Background: Polycystic Ovary Syndrome (PCOS) is a prevalent endocrine/
metabolic disorder characterized by hyperandrogenemia and in most cases, by hyperinsulinemia
in addition to obesity. Besides ovarian dysfunction, endometrial physiology is
also disrupted since this tissue is highly dependent on the action of steroids; in case of conception
cycles, high percentage of abortion is observed. Because of the endocrine/metabolic
alterations, PCOS-women present high probability to develop hyperplasia and endometrial
cancer, where an imbalance of cell proliferation/apoptosis processes is detected. Additionally,
insulin pathway and the endometrial energetic homeostasis are also compromised.
Methods: The aim of this review was to report molecular alterations related to insulinresistance
and/or obesity in PCOS-women endometria that could drive to infertility. For this,
several methods were employed: immunohistocytochemistry, qPCR, western-blot, glucoseuptake,
cell cultures, among others.
Results: Diminished levels and activity of several insulin signaling pathway molecules, like IRS-1/AS160/PKCζ,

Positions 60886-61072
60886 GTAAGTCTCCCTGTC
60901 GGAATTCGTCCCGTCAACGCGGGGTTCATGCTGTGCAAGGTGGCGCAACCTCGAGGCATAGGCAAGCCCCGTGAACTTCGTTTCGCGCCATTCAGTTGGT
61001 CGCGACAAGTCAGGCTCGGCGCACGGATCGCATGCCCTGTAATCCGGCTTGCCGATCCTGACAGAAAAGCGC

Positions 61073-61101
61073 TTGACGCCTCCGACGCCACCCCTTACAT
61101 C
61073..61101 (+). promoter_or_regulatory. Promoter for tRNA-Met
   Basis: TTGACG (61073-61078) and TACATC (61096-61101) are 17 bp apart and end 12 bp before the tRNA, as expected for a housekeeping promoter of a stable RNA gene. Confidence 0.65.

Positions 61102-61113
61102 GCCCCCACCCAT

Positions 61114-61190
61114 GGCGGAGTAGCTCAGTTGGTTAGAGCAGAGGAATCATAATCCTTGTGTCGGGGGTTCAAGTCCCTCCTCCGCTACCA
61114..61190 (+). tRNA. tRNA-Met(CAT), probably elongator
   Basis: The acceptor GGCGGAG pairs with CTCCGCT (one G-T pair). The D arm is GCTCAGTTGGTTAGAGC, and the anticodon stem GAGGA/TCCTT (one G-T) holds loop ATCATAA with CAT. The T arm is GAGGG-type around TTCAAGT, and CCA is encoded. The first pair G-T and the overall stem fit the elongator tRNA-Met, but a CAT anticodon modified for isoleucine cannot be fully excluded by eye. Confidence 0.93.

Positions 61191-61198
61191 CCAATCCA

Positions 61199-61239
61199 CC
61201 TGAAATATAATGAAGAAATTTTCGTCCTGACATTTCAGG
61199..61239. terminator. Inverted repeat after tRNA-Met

were detected. Concomitantly, a defect in the synthesis and GLUT4 translocation to cell surface is induced. Oral
administration of metformin (insulin sensitizer) to PCOS-patients increases GLUT4 endometrial levels, improving
fertility of those patients. Another relevant feature is the high percentage of obesity in PCOS-women; adiponectin
is an obesity marker and elicits an insulin-sensitizer action, being diminished in plasma of obese PCOSwomen
similar to its endometrial level, adiponectin-receptors and APPL1, an adapter molecule of adiponectin
pathway. Moreover, obesity and PCOS can induce a pro-inflammatory environment, exaggerating the alterations
in insulin pathway.
Conclusion: The evidences obtained in PCOS-endometria clearly indicate that these molecular defects could
partially explain the reproductive failures of these patients.